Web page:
The rabbis would do well to view Christian observance of the Passover as fulfilled in Jesus as a sign of appreciation and a way of honoring Jewish tradition. In fact, many Christians who take the Lord’s Supper in the context of a Messianic Passover Seder find it far more meaningful as it ties two of the most profound statements of Jesus to both Jewish and salvation history.

The first-century Jewish background to Communion drives so many Christians to identify with the Jewishness of their faith. This should be viewed as a step forward in Jewish Christian relations, as for so many years the chasm between Christians and Jews was wide and even antagonistic. Progress has been made, and in many ways there is a greater appreciation and respect among Christians today for the Jewish faith than ever before.

[via: To this I agree, and celebrate.]

Many have noted the deep roots of Torah, from Exodus 12, in whatever Jesus celebrated that evening with his disciples. The links between the two events existed historically and remain canonized in Scripture. Paul said Jesus is our Passover lamb (1 Cor. 5:7). What Jesus did at this meal was to fulfill an Old Testament type established in the Book of Exodus. Both the original Exodus and the Cross deliver people and show that God keeps his promises. When believers in Jesus observe a Seder, they affirm and celebrate these links and the continuity of the testaments.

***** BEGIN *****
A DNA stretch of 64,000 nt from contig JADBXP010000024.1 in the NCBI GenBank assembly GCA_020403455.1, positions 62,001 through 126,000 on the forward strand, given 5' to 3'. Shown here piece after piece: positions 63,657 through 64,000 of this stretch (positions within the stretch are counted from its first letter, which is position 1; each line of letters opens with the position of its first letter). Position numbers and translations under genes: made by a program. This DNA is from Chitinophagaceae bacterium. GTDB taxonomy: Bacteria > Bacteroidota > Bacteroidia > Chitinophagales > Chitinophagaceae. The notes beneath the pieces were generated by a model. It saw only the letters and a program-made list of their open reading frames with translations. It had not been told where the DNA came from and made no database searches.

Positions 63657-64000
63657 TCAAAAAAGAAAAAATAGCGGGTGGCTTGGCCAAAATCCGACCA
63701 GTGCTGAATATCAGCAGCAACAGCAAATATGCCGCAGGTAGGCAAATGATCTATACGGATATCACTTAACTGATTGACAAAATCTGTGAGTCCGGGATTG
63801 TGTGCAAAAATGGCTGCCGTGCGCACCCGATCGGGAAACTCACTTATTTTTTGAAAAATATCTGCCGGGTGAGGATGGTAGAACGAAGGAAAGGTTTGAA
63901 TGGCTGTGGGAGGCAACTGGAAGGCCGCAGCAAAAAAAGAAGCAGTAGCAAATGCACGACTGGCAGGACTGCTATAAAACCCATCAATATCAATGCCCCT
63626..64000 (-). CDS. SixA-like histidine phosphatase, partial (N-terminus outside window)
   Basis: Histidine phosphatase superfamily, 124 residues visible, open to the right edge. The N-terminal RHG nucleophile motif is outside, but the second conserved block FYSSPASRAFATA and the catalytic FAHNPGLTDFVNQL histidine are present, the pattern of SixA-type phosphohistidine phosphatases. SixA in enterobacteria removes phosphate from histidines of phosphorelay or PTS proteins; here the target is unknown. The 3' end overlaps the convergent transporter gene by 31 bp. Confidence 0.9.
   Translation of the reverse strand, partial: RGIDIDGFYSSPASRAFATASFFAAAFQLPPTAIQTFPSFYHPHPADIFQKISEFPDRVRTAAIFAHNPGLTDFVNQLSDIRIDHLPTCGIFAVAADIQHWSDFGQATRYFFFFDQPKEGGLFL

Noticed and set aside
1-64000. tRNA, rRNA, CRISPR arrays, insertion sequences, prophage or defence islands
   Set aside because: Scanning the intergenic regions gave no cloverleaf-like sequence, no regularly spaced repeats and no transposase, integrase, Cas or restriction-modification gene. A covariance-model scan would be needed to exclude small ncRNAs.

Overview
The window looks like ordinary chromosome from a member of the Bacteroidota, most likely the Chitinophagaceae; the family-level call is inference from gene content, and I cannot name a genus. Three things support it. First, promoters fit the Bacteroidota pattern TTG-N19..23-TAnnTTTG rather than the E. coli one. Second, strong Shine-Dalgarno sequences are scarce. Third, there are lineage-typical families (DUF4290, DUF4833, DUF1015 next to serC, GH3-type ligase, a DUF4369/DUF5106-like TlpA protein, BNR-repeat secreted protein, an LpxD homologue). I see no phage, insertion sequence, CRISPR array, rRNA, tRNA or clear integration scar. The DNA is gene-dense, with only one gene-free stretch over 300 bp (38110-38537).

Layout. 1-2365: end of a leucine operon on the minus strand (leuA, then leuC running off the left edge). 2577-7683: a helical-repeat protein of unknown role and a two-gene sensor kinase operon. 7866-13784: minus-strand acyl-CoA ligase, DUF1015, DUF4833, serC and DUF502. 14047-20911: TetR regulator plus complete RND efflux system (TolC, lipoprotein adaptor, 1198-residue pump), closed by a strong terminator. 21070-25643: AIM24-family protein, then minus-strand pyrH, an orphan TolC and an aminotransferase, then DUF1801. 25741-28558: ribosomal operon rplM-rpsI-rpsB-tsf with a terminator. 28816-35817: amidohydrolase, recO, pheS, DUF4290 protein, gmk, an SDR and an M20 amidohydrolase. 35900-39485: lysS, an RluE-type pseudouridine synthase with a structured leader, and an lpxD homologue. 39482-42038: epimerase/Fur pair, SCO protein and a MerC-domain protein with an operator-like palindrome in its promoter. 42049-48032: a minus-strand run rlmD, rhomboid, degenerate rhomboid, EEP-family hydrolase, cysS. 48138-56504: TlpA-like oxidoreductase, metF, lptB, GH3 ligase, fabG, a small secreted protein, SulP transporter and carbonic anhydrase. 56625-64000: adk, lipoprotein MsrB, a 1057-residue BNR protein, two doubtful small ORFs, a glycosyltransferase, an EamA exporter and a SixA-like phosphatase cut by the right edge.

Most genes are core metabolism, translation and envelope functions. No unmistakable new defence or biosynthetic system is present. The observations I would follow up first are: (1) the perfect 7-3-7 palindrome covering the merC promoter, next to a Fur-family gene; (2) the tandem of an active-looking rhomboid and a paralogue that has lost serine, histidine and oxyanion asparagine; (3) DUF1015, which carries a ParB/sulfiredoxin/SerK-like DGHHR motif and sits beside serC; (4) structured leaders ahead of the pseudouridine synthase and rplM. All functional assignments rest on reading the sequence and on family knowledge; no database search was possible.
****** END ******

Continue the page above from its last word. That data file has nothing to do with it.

The rabbis conclude,

The Seder is uniquely Jewish, born of the Jewish reading of the Torah, shaped by the architecture of our magisterial Perushim-Pharisees and their rabbis, and given artistry and beauty through 2,000 years of Jewish experience. Christians best honor their Jewish neighbors, to whom they wish to express the love of Christ, by recognizing that the Seder meal is the unique spiritual heritage of the Jewish people and respecting it as such.

We believe such statements undo the bridges built over the last 50 years of Jewish-Christian relations. The question of whether or not Jesus celebrated a Passover Seder as we now know it today is to some degree moot. He observed the Passover in the same way as any other first-century Jew. This event can draw Jews and Christians closer to one another rather than driving an additional wedge between our faith communities.

What is concerning to us is when Christians do not see any identification with the Jewish people and the Jewish backgrounds of their faith. But more to the point, we simply cannot rob Christians of their heritage in Jesus—especially not the events of the Last Supper, which was clearly some type of Passover celebration.

[via: And perhaps this can be stated without the theological animosity that comes with our “heritage in Jesus.”]

We believe respect cuts both ways.

Mitch Glaser is president of Chosen People Ministries, and Darrell L. Bock is executive director of Cultural Engagement and senior research professor of New Testament studies at Dallas Theological Seminary.

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  1. Pingback: Offended by Christian seders? Don’t have one. - Zooqle